Early this week I joined other Club Jarvis members to test yet another Zwift FutureWorks feature. Called the “Sights and Sounds Tour”, and the basic idea is that all on-screen HUD elements are removed, so you can enjoy a screen full of Watopian visuals. It was a fun experience, and I want to share some thoughts about it! But first…

FutureWorks Update

But let’s take a step back and review where we’re at with Zwift’s FutureWorks features. If you recall, Club Jarvis was spun up in late March 2020 as a way for veteran Zwifters to test Zwift’s new FutureWorks features. (It may sound strange, but the first FutureWorks feature Club Jarvis members tested was Club Jarvis itself!) Although the Clubs feature set is fairly basic, it seems to be functional and stable. A month and a half later, it’s still the only club in Zwift – but hopefully other clubs will get onboarded soon.

A few weeks after Clubs launched, I hopped into the first-ever “members-only” event, where a slew of long-time Zwifters went for an social spin around Sand and Sequoias while cracking jokes on Discord and chatting about new game features. This test of a “club-only” event seemed to go quite nicely.

Then early this month, I took part in yet another Club Jarvis members-only event: a Crit City race testing the new FutureWorks “boost mode” feature. That was a blast!

So we already had three FutureWorks “modules” released to Club Jarvis: Clubs, Members-Only Events, and Boost Mode. Now we have a fourth!

Sights and Sounds

The event description said:

Experience the sights and sounds of Watopia in this experimental, bare bones Zwift ride. No timers, no watts, no text at all… just pure Zwift.

This ride will be automatically led by Jarvis the Bear who will be rolling at a solid 2.5w/kg. You can choose to hang around with Jarvis or do your own thing.

So there were actually two interesting things happening on this ride. First, we have the bare bones “experimental” mode. While we were in the start pens, the standard message box was on the right. But once the ride began, all HUD elements disappeared, and the only text we ever saw on the screen was rider names above avatars.

Here’s a video of my first Sand and Sequoias lap on this ride, so you can experience it for yourself:

Get Your Own Tour

You may not realize it, but if you’re on a Mac or PC, it’s quite easy to set your Zwift game to function without any HUD elements. It’s a hack we covered over three years ago, in fact! You can also use the ZwiftHacks ZwiftPreferenes tool to enable the minimal UI feature – MacOS users can use the ZwiftPref tool.

I’m not sure if Zwift is doing anything beyond just enabling the “Minimal UI” preference setting for these events. One thing I did notice is that it seemed like the visual quality was a bit better on this Club Jarvis ride – the graphics on the backs of riders’ jerseys were sharp even when I was close up, where typically they start to look a little low-res on my normal Zwifting setup.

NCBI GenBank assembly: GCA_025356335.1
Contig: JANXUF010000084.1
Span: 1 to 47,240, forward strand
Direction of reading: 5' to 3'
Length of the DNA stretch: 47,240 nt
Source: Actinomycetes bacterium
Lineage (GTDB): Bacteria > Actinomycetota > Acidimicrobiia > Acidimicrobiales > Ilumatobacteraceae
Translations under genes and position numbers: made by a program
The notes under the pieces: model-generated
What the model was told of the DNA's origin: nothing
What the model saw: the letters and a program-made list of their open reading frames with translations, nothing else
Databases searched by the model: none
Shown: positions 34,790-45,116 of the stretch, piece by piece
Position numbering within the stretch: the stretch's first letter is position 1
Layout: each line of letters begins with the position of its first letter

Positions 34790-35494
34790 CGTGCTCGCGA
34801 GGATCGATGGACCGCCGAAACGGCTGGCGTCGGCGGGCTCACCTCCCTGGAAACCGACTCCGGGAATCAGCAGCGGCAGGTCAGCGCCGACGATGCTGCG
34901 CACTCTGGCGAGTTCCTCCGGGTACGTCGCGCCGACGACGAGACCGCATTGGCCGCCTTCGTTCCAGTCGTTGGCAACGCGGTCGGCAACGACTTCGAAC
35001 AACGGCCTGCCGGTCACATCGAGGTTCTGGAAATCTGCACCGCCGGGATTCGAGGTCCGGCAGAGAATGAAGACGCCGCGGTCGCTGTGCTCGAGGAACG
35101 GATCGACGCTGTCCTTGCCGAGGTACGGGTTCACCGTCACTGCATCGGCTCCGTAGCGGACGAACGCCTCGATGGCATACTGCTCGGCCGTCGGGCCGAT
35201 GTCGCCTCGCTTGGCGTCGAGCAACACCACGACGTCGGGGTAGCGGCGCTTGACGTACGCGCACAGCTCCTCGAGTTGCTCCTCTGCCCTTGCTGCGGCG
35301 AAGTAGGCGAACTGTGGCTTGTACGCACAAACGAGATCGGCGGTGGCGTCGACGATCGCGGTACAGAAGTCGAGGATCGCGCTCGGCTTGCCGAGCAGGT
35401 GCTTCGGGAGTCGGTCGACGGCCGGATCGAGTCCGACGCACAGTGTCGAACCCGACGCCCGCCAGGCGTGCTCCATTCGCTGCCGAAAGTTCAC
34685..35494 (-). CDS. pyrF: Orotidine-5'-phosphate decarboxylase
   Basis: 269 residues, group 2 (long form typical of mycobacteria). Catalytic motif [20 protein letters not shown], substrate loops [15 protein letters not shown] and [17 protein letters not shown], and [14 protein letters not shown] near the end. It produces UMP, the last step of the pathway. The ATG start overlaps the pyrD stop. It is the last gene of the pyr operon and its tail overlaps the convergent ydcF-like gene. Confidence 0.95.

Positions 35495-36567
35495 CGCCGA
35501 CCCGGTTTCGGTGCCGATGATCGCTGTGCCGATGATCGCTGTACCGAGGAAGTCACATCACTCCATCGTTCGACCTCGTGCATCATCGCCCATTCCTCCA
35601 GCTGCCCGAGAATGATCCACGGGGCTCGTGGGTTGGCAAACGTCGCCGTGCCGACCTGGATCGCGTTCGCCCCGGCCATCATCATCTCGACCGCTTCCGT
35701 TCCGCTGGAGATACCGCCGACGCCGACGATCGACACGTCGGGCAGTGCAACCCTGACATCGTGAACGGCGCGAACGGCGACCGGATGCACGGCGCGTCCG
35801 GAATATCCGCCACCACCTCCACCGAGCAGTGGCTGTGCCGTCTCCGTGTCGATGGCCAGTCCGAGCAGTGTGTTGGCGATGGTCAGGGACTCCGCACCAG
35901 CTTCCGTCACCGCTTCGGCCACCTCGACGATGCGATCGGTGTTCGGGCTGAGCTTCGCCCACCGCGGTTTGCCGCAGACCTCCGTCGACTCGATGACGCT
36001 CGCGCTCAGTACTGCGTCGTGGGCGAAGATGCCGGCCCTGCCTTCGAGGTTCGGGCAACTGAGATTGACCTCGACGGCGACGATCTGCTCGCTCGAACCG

What Was It Like?

Riding in “Sights and Sounds” mode was more engaging in some ways – more like a real club ride, where I felt I had to pay attention to the riders around me, and I could see more of the scenery. (Did you know there are ruins on top of the desert start/finish rock arch?) We were all in the same Zwift Beta kit, which made it hard to pick out riders from the bunch. I think a race in this mode would be really interesting, as long as riders could wear their own kit!

I found myself getting picky about the sounds I was hearing – it seemed like the rolling road noise and dings from the UI were overpowering. I wanted to be surrounded by nature sounds, and maybe some sounds of other riders. So while the visuals were quite nice, I think I would opt to listen to music in my earbuds until Zwift upgrades their soundscape.

Messaging was interesting – I could hit “M” and type a message on screen, but it only showed up if people were looking at messages on Companion – which many riders were doing. I found myself wanting to make a quick comment here or there, but not doing it because it felt like nobody would see it.

Overall, I’d say Sight and Sounds mode is a nice option for event organizers, and could make for some really interesting “stripped down” racing. Other Club Jarvis riders who participated in this event had very positive things to say as well, so my guess is we’ll see this as an optional event mode in the future.

Jarvis the Robo-Bear

The second feature of this ride was Jarvis the Bear. He had actually made an appearance in our first Club Jarvis event but in this ride he was the official leader, complete with some auto-scripted messaging before the ride began.

As promised, he held 2.5 w/kg steady for the whole ride. That meant he hung with our main pack until we hit the redwoods, at which point many riders (including myself) bumped up our wattage on the climbs, and Jarvis quickly got dropped.

Is this a useful feature for Zwift events? I could see how a constant wattage beacon would be handy for flat rides. I’m not sure if would work on hilly routes, unless Zwift builds a feature to algorithmically scale Jarvis’ efforts on climbs.

For example: ride leaders could enter the wattage range for the ride (say, 2.5-3 w/kg). Jarvis would hold the lower end on flats, then on climbs his effort would scale up in proportion to the incline. So he might only bump it up to 2.6 w/kg on a 2% rise, but 3.0 w/kg on a 10%+ rise. It could make for a really challenging pacer-bot session if done right!

Zwifters have been asking for pacerbots for years – more specifically, they’ve been wanting a pacerbot of their own best efforts, so they could race themselves. Jarvis may just be the beginning of such a bot.

Your Comments

What do you think of these FutureWorks features? Have you been able to try them yourself? Comment below!